How to know if the MC is the protagonist or not

by Cassandra
(Denmark)

Question: I have a main character, who is the brother of the antagonist, who is the leader of the city. The story is about the rebellion leader, who tries to show the main character, how things truly are in the city. For example, how people are dying, the huge difference between the poor and the rich.


The Main Character realizes more and more, that he is wrong, but isn't sure about who he can trust. The rebellion leader wants to use him to end the conflict in the city, but the main character is reluctant. Is he the protagonist, or is the rebellion leader the protagonist?

Answer: The antagonist's brother is the main character if the story is told primarily from his point of view, and if his decision at the climax determines the outcome.

At the same time, it sounds as though your rebellion leader is both protagonist and impact character.

This is assuming, of course, that the main character is not the primary character driven to pursue the story goal or consider its importance. (Pursue and consider are the defining traits of a protagonist.)

There are also times when the functions of pursue and consider can be split between characters, creating non-archetypal character roles.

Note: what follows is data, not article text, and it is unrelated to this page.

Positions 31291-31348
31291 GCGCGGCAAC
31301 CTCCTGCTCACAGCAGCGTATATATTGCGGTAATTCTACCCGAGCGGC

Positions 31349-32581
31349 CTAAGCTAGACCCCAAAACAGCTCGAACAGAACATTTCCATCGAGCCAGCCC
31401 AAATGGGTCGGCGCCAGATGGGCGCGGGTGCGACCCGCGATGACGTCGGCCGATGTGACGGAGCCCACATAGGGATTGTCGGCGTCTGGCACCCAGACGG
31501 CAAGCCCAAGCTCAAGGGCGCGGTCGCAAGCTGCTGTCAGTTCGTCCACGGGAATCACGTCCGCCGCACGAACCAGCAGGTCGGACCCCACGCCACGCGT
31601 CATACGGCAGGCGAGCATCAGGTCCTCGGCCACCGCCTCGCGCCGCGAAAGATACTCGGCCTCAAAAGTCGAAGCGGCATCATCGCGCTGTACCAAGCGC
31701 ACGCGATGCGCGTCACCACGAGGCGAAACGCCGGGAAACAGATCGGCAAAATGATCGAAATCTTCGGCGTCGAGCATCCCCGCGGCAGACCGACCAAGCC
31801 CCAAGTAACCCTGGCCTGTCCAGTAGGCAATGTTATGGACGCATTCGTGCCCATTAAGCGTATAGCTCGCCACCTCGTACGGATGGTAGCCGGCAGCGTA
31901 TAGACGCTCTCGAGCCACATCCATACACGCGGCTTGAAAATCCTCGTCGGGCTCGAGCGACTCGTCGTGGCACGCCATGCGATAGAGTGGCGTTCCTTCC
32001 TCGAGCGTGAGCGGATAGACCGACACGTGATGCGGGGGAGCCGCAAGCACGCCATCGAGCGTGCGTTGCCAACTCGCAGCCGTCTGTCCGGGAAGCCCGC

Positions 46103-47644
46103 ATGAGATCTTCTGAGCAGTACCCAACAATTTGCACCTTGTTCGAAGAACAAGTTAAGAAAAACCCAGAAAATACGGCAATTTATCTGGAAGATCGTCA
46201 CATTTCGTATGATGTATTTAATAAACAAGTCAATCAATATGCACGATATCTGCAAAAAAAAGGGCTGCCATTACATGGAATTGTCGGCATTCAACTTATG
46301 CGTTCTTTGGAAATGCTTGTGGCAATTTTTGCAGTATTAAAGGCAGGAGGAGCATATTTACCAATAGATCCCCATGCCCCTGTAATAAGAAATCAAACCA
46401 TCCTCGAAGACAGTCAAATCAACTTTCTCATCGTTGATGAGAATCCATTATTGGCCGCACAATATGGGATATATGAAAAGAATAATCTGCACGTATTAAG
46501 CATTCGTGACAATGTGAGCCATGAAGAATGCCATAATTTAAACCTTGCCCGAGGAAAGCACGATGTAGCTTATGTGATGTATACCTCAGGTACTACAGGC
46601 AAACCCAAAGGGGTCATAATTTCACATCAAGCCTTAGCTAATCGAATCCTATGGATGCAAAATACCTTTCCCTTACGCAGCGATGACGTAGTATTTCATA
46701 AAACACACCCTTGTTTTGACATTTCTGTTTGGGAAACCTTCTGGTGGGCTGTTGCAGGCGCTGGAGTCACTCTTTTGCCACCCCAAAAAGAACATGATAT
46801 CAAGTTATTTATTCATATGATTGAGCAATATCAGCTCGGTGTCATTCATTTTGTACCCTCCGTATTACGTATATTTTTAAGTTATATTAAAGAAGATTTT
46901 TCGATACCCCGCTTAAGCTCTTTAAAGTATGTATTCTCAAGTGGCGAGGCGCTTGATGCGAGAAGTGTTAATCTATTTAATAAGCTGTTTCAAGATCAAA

For instance, you could have the rebel pursuing the goal of deposing the current leader, but have the main character be the one who considers or gets others to consider the need to achieve it.

Or you could have your rebel argue for the need to depose the leader (consider), and then have your main character lead the charge (pursue).

To not give your main character the pursue function will make him seem a little more passive. But there is no reason why he cannot take on one of the other archetypal roles (sidekick, skeptic, guardian, contagonist, reason, or emotion).

Sometimes it is more interesting to tell a story from the point of view of someone other than the protagonist, particularly if you want to give your main character a moral dilemma (as it seems you do), and make the story more of a dilemma/decision story than an action story.

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